It happened on December 23. Crowds battled the cold and each other for last minute gifts.
I noticed a woman on the sidewalk. She wore a greasy Notre Dame sweatshirt. She was holding an empty can. However, she remained happy, smiled at everyone who walked past.
“Sir,” she said, “please help me.”
“Don’t have,” I said. I held out my hands.
I began to walk away. As I did she said: “Why is that?”
“Look,” I said. “I’m sorry, but I was recently laid off. Philip Morris. I was an accountant there.”
“Sorry to hear. “Interview today?”
“Yes, how did you guess?”
“You’re dressed nice. And don’t worry about the job.”
“I really don’t have any money, you know.”
I was fascinated with this woman, but I also pitied her. Being homeless, how come she wasn’t depressed?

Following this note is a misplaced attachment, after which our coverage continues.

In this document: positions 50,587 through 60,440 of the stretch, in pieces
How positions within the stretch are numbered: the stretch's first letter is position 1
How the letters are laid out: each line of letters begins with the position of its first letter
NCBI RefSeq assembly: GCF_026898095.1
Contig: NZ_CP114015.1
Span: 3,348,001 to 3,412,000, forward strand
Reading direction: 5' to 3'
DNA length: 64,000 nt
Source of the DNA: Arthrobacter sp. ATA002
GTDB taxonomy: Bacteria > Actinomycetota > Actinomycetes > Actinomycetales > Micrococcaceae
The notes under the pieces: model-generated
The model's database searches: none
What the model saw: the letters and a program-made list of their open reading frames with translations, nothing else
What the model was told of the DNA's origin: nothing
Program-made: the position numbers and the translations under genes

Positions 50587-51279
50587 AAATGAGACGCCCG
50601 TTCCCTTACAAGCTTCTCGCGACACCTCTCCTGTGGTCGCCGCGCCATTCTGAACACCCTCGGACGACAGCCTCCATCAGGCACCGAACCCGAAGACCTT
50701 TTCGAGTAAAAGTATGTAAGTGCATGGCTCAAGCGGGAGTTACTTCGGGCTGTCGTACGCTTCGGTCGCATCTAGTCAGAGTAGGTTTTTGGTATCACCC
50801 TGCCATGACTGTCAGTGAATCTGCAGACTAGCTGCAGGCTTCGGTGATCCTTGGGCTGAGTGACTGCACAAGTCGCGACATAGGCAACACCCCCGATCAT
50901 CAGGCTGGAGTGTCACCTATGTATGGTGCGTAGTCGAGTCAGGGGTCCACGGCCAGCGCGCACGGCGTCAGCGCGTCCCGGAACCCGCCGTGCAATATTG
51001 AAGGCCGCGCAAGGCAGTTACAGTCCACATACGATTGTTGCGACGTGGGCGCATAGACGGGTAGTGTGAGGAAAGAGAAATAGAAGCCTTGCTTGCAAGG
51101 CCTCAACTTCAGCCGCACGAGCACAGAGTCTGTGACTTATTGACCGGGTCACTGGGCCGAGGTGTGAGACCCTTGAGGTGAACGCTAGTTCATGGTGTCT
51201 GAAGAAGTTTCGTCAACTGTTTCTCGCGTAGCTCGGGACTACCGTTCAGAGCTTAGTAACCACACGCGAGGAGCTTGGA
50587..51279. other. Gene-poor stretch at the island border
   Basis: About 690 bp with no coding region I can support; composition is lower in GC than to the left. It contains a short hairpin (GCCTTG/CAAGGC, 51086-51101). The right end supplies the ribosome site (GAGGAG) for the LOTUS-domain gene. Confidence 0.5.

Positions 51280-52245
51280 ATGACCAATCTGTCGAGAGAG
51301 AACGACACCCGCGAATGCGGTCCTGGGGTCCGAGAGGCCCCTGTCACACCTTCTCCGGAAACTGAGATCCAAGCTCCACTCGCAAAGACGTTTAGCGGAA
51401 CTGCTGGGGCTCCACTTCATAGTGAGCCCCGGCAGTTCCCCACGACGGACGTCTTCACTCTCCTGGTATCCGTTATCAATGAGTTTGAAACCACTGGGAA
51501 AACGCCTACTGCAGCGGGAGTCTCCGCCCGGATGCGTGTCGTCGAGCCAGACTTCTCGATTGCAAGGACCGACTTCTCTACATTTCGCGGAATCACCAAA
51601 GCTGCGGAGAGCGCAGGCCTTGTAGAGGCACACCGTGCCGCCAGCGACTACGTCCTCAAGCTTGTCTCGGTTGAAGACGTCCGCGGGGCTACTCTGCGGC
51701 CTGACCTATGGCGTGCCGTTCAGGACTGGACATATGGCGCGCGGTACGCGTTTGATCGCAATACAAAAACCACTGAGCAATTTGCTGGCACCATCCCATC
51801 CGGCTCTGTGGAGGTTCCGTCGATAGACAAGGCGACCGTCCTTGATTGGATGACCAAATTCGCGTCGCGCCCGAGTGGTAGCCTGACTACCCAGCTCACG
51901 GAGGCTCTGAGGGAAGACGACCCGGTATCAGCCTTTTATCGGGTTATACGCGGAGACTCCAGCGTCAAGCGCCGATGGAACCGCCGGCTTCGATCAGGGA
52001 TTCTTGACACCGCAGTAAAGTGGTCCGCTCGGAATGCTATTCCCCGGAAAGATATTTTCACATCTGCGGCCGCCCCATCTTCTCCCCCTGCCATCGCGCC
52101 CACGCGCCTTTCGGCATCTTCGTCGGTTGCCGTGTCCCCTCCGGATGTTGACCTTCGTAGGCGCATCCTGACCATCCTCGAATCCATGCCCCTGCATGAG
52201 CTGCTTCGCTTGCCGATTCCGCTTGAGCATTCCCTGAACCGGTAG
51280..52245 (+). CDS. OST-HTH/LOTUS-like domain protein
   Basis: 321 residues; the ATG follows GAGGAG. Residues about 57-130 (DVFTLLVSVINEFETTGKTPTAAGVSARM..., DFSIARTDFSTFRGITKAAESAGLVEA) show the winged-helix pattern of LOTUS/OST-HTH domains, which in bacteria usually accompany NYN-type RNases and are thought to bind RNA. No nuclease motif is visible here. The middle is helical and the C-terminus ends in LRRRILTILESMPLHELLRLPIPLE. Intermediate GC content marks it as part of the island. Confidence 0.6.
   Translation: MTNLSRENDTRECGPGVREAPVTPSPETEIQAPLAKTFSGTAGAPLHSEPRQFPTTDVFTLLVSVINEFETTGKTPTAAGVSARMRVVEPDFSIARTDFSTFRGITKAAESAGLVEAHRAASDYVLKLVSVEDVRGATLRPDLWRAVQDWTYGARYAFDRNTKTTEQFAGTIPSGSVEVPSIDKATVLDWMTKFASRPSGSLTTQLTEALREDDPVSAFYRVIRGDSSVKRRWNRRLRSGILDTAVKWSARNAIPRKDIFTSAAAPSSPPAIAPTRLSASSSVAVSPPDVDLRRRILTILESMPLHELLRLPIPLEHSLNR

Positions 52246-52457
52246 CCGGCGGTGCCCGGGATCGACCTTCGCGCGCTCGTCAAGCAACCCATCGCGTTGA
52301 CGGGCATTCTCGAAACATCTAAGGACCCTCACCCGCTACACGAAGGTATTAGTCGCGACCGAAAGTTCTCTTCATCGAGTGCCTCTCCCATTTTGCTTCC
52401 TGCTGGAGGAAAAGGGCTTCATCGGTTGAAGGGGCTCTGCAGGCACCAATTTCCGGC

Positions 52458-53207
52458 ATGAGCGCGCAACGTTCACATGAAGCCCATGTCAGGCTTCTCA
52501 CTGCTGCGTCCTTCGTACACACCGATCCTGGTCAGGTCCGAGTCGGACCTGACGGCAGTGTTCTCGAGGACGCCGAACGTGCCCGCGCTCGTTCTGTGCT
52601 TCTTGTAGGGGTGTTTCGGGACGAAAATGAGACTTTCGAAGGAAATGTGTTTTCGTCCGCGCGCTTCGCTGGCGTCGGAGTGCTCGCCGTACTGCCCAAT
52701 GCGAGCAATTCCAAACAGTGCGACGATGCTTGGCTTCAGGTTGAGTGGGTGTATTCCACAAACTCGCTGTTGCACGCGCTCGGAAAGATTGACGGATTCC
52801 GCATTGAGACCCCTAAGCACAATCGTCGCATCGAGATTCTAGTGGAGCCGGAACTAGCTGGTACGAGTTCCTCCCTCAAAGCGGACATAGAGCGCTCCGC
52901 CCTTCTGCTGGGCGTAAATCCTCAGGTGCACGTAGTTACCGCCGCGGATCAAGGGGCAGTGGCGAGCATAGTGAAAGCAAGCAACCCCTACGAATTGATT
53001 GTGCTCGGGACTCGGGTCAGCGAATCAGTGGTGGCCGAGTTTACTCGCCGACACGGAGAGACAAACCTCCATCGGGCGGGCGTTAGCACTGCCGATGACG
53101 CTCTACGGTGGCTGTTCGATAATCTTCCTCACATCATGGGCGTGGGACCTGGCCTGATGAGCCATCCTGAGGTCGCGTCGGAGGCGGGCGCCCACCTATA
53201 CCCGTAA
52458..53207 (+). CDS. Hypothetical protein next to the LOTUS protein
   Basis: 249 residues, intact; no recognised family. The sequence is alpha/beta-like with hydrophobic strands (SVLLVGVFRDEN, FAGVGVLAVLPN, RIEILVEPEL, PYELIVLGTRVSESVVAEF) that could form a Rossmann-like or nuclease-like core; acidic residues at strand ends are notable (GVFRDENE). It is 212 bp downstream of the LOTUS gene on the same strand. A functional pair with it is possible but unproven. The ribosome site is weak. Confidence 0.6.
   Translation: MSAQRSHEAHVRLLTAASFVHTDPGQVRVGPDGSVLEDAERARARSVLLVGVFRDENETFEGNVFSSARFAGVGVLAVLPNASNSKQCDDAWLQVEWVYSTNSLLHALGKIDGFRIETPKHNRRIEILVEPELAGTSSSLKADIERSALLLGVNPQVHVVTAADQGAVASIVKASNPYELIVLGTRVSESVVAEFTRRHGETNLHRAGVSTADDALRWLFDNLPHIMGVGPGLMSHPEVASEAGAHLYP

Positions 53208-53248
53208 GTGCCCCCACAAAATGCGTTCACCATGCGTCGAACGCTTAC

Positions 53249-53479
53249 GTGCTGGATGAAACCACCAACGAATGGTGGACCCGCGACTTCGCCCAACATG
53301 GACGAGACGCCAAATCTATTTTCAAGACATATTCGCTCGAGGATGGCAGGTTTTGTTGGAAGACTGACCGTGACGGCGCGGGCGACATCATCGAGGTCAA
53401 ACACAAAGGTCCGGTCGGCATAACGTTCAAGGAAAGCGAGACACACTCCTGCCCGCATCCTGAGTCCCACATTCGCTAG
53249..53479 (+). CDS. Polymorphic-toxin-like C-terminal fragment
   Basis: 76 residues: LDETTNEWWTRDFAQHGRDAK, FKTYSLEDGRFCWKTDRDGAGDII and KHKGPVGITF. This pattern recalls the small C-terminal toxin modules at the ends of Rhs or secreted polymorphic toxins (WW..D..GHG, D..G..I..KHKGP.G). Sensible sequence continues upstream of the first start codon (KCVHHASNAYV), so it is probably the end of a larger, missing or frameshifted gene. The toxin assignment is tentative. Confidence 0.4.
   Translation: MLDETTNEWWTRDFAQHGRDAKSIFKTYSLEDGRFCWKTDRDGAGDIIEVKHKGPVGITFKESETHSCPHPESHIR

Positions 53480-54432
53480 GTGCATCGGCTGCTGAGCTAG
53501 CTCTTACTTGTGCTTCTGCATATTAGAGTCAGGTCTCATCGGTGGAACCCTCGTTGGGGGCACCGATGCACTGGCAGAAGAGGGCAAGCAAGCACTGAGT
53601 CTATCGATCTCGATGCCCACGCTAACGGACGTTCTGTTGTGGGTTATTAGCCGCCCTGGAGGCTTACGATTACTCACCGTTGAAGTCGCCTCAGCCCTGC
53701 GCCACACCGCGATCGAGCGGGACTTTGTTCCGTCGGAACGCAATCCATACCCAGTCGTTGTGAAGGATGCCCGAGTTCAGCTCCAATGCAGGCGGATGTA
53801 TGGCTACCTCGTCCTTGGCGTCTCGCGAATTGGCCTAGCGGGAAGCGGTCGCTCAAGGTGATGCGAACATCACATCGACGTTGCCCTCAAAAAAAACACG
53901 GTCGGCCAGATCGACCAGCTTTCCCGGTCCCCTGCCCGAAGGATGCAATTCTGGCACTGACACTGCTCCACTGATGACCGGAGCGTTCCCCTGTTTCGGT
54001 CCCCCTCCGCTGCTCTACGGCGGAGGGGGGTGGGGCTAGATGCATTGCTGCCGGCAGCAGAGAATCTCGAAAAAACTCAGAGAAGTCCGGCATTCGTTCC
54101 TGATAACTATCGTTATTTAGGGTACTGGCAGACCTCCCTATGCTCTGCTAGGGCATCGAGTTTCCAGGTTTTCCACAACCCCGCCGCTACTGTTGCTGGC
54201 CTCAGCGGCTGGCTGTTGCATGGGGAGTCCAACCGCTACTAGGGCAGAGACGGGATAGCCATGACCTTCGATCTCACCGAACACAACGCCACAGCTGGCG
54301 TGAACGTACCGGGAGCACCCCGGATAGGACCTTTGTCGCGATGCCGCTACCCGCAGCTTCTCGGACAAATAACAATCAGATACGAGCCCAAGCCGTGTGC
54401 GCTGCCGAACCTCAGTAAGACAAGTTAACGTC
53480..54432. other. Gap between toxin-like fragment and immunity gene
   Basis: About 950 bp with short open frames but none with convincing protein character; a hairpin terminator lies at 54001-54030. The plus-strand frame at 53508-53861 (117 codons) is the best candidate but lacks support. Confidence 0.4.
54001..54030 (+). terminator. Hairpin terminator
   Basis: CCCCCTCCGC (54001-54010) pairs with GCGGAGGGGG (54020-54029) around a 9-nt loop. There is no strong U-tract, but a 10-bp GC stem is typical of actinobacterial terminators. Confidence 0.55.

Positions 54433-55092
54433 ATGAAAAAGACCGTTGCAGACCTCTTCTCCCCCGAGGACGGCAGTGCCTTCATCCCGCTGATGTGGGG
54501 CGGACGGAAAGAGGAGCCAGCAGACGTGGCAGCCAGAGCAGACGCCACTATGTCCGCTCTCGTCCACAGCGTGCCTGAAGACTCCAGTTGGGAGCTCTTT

“What is your name?” I said.
“Matthew. So I was thinking…”
I stopped myself. What am I doing?
I finally got the words out: “Do you want to spend Christmas at my house?” I think my wife and two girls would enjoy meeting you.”
During Christmas dinner, Mable grabbed my wife’s hand and mine. “Your goodness has saved you,” she said.
“My wife and I both went to bed wondering what Mable meant by that.
The next morning Mable was gone. A few days after that, the Capitals hockey team hired me as an account executive.